On 01/07/2016 03:05 PM, Jochen Theodorou wrote:
Hi Peter,

Am 06.01.2016 um 21:34 schrieb Peter Levart:
Currently the cached instance of type T is reachable from Class<?>
instance and you are using Integer.TYPE in your example. Which means
that the cached instance of T is never going to be released if
ClassValue<T> instance is reachable from cached instance of T. In your
example, it is: (Dummy instance -> Dummy.class -> MyClassValue
instance). So you get this reachability chain: Integer.TYPE ->
ClassValueMap instance -> ClassValueMap.Entry[] -> ClassValueMap.Entry
-> Dummy instance -> Dummy.class -> MyClassValue instance.
Integer.TYPE is a Class<?> instance representing int type which is
loaded by bootstrap class loader, which never goes away.

So in other words, this is supposed to work if I used for example Dummy instead of Integer.TYPE? Because this is not the case (just tested with 1.8.0_66). Which means we are not talking only about bootstrap classes, but about basically any class.

Hi Jochen,

I suspect you specified MyClassValue.Dummy.class instead of Integer.TYPE ? Was Dummy.class loaded by same class loader as the MyClassValue for which the ClassValue.get() was executed. I have tried to execute the following variation of the test (no need to pack a separate jar file - you can execute if directly from within an IDE):

import java.io.File;
import java.io.UncheckedIOException;
import java.net.MalformedURLException;
import java.net.URL;
import java.net.URLClassLoader;
import java.nio.file.Paths;
import java.util.regex.Pattern;
import java.util.stream.Collectors;
import java.util.stream.Stream;

public class CVTest {

    public static class MyClassValue extends ClassValue {
        protected Object computeValue(Class type) {
            Dummy ret = new Dummy();
            Dummy.o = this;
            return ret;

    public static class Dummy {
        static Object o;

        protected void finalize() throws Throwable {
            System.out.println(this + " finalized");

    public static void main(String[] args) throws Exception {
        String[] cp = System.getProperty("java.class.path")
        URL[] urls = Stream.of(cp).map(f -> {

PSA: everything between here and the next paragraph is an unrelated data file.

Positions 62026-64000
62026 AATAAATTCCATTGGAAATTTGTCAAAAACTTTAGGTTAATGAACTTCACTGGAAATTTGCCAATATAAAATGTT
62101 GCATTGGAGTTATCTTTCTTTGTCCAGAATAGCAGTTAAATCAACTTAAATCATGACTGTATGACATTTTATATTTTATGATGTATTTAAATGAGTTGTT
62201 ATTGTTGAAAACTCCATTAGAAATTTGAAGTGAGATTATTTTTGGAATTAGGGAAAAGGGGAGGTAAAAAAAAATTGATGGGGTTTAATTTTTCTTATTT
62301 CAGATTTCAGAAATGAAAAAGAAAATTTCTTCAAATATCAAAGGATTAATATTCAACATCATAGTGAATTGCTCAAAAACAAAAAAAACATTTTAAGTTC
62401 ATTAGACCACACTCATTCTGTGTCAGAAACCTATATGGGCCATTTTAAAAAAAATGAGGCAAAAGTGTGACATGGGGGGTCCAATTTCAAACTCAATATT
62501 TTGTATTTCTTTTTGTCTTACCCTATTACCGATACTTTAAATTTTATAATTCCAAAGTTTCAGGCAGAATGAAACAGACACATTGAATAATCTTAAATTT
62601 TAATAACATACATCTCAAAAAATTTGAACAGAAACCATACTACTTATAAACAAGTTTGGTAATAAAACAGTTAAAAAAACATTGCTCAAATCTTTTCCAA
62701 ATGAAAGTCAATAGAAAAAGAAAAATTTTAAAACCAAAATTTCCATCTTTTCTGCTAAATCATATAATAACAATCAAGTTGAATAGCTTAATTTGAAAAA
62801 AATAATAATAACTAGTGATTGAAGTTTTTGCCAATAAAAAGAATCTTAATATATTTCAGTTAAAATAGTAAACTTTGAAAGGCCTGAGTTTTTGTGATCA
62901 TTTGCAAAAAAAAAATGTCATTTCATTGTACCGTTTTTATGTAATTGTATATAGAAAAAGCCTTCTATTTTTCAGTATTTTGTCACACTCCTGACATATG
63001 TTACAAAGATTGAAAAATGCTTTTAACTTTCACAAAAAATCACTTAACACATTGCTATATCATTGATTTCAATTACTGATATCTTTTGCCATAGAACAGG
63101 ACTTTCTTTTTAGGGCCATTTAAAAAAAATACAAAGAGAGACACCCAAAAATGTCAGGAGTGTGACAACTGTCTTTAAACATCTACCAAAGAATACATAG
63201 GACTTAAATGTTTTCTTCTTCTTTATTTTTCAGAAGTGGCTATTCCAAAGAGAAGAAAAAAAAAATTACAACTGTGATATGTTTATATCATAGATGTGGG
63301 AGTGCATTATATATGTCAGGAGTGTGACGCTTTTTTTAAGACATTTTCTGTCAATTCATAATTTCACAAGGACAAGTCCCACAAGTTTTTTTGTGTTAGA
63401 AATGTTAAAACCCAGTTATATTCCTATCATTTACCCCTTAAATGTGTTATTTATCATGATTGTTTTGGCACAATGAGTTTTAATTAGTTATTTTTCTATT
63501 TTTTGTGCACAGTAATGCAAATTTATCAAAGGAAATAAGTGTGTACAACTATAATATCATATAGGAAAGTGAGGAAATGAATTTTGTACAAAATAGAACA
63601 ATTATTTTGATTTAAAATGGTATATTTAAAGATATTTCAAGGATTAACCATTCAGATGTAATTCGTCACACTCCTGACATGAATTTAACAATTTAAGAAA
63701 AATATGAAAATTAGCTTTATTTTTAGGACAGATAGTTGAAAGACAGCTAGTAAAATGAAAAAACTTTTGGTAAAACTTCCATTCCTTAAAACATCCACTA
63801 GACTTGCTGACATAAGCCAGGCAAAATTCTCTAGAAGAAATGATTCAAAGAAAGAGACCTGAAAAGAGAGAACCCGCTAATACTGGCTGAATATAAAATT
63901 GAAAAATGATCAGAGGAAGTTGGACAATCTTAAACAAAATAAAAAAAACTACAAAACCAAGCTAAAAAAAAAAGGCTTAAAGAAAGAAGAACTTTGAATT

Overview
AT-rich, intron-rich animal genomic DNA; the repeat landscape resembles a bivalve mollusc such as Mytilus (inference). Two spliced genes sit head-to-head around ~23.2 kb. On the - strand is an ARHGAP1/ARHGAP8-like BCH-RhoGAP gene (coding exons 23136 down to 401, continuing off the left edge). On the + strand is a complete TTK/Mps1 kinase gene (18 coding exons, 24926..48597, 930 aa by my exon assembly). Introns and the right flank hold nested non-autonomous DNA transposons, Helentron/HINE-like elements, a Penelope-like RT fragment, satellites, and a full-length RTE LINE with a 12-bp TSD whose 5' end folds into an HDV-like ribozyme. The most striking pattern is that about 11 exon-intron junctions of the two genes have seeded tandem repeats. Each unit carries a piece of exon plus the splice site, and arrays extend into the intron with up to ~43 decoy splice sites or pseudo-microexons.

try {
                return Paths.get(f).toUri().toURL();
            } catch (MalformedURLException e) {
                throw new UncheckedIOException(e);
        }).collect(Collectors.toList()).toArray(new URL[0]);

        for (long i = 0; i < 10; i++) {
            URLClassLoader classLoader = new URLClassLoader(
                urls, ClassLoader.getSystemClassLoader().getParent());
            ClassValue<?> cv = (ClassValue<?>)
            Class<?> key = classLoader.loadClass("CVTest$Dummy");
            Object value = cv.get(key);
            assert value.getClass().getClassLoader() == classLoader;
            assert key.getClassLoader() == classLoader;
            classLoader = null;
            cv = null;
            key = null;
            value = null;

...and it prints:

CVTest$Dummy@6b027549 finalized
CVTest$Dummy@65c59659 finalized
CVTest$Dummy@61fa1e39 finalized
CVTest$Dummy@24f89c62 finalized
CVTest$Dummy@5ca80d89 finalized
CVTest$Dummy@15963f1b finalized
CVTest$Dummy@242cf046 finalized
CVTest$Dummy@44d7632d finalized
CVTest$Dummy@588ffa7b finalized
CVTest$Dummy@7cc57896 finalized

...indicating that objects do get released in this case.

Regards, Peter

ClassValue API could use a different strategy and reference the cached
instance of type T from ClassValue<T> instance instead, but then you
would have a problem with ClassValue instances reachable from other
class loaders than the cached instances of type T.

yes, that is what I tried as well... I used my own map directly in ClassValue and avoided the map ClassValue uses natively.

So the solution for this case is basically using a Soft- or Weak-Reference in Dummy, right?

bye Jochen
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